He would have found them in the Bible, SRS, or other lit with old-fashioned expression. They are moreover, along with the pronouns thee, thou, &c, still dialectically current in parts of Northern England. Pronouns & verbs are the only English parts o0f speech which moderate, i.e. change their form, as did LATIN NOUNS, WITH THEIR CASE, THE WORK THEY DO IN THE SENTENCE, AS 'I' FOR THE SUBJECT, 'ME' FOR THE OBJECT [bugger these officious caps locks!]; and verbs also vary according to tense and person - 'I am, you are' today; 'I was, you were' yesterday.

~Michael~


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Subject: RE: Folklore: Mnemonic rhyme for parts of speech
From: GUEST,Donal
Date: 13 Apr 12 - 03:43 AM

I didn't say they were actually using those words, SRS. He grew up in North Antrim but I don't suppose that those cases had actually been in common use anywhere in Ireland, apart from
people like Quakers, for some considerable time before my Dad went to school. It would seem that in those days things didn't change in education as quickly as they do now.

And Michael, I have been trying to think how one would use 'wast' but I'm at loss for a phrase.


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Subject: RE: Folklore: Mnemonic rhyme for parts of speech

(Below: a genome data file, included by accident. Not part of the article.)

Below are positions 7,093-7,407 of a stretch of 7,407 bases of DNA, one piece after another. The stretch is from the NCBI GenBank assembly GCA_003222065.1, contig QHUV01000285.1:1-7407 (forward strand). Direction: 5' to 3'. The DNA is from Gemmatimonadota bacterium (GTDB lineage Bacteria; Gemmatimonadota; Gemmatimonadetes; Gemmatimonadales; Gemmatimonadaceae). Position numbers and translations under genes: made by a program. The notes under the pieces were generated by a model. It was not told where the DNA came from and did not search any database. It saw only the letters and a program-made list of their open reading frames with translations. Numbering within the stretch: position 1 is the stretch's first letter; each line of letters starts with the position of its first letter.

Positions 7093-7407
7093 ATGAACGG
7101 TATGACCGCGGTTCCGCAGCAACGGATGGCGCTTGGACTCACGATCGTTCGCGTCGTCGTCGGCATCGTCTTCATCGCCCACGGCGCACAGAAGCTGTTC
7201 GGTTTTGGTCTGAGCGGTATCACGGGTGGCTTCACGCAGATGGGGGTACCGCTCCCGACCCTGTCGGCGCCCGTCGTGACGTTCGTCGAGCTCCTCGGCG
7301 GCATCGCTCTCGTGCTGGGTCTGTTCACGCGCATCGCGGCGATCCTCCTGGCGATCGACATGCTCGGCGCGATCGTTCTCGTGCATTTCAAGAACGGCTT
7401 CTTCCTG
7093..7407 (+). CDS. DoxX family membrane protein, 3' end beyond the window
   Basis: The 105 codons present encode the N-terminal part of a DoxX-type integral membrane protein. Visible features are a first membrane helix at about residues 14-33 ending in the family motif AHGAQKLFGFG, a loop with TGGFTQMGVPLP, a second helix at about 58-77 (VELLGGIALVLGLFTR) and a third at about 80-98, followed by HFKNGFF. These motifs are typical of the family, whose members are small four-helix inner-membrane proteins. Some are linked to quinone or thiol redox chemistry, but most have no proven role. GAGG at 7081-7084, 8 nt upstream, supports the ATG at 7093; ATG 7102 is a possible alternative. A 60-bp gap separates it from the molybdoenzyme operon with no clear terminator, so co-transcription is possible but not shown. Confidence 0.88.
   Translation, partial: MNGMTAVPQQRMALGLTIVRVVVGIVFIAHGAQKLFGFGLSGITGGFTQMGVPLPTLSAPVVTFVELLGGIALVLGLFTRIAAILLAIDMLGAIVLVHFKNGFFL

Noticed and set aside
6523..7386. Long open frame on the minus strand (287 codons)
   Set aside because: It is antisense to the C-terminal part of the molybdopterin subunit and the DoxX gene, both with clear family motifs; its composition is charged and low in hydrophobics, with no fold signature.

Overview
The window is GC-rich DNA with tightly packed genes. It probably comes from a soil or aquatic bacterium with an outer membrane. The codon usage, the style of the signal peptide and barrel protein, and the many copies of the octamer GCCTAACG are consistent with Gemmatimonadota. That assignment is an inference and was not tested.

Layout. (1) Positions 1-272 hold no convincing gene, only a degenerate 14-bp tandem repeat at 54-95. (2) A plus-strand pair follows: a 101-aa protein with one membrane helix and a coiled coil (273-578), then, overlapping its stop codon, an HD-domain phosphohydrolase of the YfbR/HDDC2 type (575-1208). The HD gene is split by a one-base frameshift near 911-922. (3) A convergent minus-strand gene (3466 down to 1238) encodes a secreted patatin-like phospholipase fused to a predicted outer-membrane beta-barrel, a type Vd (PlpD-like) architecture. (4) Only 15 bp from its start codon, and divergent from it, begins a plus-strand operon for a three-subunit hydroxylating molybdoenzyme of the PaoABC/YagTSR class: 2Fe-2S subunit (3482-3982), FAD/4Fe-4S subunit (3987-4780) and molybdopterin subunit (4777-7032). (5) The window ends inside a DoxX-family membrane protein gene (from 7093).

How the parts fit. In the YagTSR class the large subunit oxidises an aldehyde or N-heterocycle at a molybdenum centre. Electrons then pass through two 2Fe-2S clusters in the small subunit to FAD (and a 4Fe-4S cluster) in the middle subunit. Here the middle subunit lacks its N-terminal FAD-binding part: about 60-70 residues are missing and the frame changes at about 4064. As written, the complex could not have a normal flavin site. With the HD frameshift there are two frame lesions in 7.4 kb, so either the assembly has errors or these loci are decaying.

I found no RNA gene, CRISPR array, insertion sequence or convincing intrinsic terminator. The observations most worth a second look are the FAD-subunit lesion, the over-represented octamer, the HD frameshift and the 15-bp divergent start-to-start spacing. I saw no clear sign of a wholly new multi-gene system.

From: WindhoverWeaver
Date: 13 Apr 12 - 04:27 AM

Donal, thou wast wondering how to use "wast", wast thou? (Second person singular past tense).

I feel it should be pointed out that the old rule "i before e" is odd in that there are actually more words in English that are exception than there are words that obey it!

And Guest, his, hers, etc. are pronouns, just the possessive forms.


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Subject: RE: Folklore: Mnemonic rhyme for parts of speech
From: IanC
Date: 13 Apr 12 - 08:20 AM

i before e except after c
when the sound is eeeeeee

:-)


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Subject: RE: Folklore: Mnemonic rhyme for parts of speech
From: GUEST,Donal
Date: 13 Apr 12 - 08:32 AM

Thanks Windhover, I'm glad that English dropped that sort of speech long ago.


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Subject: RE: Folklore: Mnemonic rhyme for parts of speech
From: Nigel Parsons
Date: 13 Apr 12 - 08:58 AM

Do away with 'wert'?

HAIL to thee, blithe spirit! Bird thou never wert—.
That from heaven or near it. Pourest thy full heart

would become:

Hail to thee, blithe spirit. You were never bird-
That from heaven or near it. Droppest little turd!


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Subject: RE: Folklore: Mnemonic rhyme for parts of speech
From: Nancy King
Date: 13 Apr 12 - 09:22 AM

i before e
except after c
or when sounded as a
as in neighbor and weigh.

Happy to help...


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Subject: RE: Folklore: Mnemonic rhyme for parts of speech
From: Ringer
Date: 13 Apr 12 - 10:31 AM

"They are moreover, along with the pronouns thee, thou, &c, still dialectically current in parts of Northern England."

But only, I'm afraid, in a degenerate form, at least in N Derbyshire. "Thou," "thee," "thy" &c are all rendered as "tha," and "wast" and "wert" are never heard.

I was walking my well-behaved dog off-lead on Christmas Day a few years ago and she was beset by the less well-behaved on-lead dog of a passer-by who threw the blame on me for not having my dog on the lead. "Tha'rs chuffin' barmy," said he (the first word(s) rhyming with wires).